Cover the pot and allow to cook over medium heat for approximately 50 – 60 minutes. Be sure to shake the contents of your pot every 15 minutes or so. You should also check your pot occasionally and give the contents a stir; there should always be liquid present in the pot. If there is not, add more water, 1/2 cup at a time.
Use frozen green beans
When fresh green beans are not available this recipe can be made with frozen green beans. There is no need to thaw them. Simply add the frozen beans to the pot as directed in the recipe; you may need to increase the cooking time. You should also decrease the amount of water you add to the pot by a tablespoon or two as the frozen beans will release liquid as they cook.
Frequently asked questions
Should green beans be soaked before cooking?
Nope! Green beans do not need to be soaked before cooking. Simply add them directly to your pot for cooking. I do like to rinse them well first however.
Can stewed green beans with potatoes be frozen?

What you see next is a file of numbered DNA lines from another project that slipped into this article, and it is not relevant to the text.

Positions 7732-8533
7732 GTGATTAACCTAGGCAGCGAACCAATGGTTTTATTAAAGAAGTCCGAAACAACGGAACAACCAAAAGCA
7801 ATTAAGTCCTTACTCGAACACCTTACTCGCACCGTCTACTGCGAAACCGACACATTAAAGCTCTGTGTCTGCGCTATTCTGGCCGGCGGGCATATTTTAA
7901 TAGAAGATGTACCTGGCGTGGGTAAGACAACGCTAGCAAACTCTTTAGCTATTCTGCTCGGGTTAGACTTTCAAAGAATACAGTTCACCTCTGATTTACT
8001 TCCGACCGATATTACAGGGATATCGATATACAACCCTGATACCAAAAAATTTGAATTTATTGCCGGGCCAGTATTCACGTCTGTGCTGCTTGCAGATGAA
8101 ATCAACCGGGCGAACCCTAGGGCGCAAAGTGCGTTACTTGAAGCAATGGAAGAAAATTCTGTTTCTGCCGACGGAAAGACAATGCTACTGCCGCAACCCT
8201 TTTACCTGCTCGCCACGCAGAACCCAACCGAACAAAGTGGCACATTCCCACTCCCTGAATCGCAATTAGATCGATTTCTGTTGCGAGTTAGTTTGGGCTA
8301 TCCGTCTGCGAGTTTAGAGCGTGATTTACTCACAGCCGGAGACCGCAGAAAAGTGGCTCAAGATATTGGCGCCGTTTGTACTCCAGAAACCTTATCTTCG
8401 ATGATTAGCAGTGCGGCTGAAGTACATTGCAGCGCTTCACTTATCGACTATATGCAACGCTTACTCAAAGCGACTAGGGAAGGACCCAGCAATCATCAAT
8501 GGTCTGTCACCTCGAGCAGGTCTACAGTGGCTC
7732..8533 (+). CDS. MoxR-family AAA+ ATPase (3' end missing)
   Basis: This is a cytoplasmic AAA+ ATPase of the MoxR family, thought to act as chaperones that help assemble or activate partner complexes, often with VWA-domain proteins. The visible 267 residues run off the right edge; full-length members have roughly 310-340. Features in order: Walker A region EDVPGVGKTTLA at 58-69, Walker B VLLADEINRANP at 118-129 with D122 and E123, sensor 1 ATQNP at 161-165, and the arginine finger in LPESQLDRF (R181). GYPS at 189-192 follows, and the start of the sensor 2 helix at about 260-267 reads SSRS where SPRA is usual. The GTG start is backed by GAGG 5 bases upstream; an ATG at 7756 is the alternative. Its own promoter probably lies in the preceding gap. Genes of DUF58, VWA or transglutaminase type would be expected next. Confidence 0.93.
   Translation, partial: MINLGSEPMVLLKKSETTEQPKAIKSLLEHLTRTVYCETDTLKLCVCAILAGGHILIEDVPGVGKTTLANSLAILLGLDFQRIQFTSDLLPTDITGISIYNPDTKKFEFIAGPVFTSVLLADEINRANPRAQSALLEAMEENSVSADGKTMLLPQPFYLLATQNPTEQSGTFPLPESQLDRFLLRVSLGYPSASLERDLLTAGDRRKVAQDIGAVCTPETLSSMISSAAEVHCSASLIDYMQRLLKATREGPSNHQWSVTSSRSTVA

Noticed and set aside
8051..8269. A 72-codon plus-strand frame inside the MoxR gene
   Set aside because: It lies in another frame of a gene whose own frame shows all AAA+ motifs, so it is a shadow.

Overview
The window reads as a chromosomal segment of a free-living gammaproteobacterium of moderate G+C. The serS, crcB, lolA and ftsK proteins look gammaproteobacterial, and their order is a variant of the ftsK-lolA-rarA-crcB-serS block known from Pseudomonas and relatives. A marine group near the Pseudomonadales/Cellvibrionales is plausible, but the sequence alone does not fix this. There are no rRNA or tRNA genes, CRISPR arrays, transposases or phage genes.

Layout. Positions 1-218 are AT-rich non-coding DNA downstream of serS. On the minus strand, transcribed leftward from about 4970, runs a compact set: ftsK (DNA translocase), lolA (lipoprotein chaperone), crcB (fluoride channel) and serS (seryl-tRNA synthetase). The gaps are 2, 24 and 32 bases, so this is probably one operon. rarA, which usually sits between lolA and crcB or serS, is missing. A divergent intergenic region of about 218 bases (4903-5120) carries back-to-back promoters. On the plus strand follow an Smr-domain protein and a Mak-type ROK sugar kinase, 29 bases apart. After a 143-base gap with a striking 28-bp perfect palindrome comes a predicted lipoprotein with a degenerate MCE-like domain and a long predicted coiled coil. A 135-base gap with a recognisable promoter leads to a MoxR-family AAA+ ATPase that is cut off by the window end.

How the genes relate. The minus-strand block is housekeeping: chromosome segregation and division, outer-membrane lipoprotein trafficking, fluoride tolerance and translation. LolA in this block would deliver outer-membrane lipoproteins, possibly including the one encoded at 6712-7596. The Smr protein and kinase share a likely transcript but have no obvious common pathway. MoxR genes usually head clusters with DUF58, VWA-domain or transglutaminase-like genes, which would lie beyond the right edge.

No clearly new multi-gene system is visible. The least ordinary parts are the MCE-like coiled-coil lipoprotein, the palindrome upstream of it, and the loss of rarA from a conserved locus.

Yes, it can although the texture of the vegetables may change when you thaw and reheat it. If you do decide to freeze this meal, remove as much air as possible from the packaging or container.
Sometimes I add large chunks of zucchini to this dish; my parents do this too when the zucchini is fresh from the garden. If you decide to add some zucchini, simply cut it into chunks, unpeeled, and add the pieces to the pot after you add your beans; set your zucchini on top of the beans. This way, the zucchini will steam as they cook. This is a delicious addition to an already great dish, and definitely worth a try. Or, you can decide to use your zucchini to make zucchini chips, also a good idea ;).
Add chicken, and bake it
Using many of the same ingredients, you can make a variation of this meal by adding chicken and then cooking this recipe in the oven as opposed to on the stovetop. You can find the complete recipe here for green beans baked with chicken and potatoes.
How to serve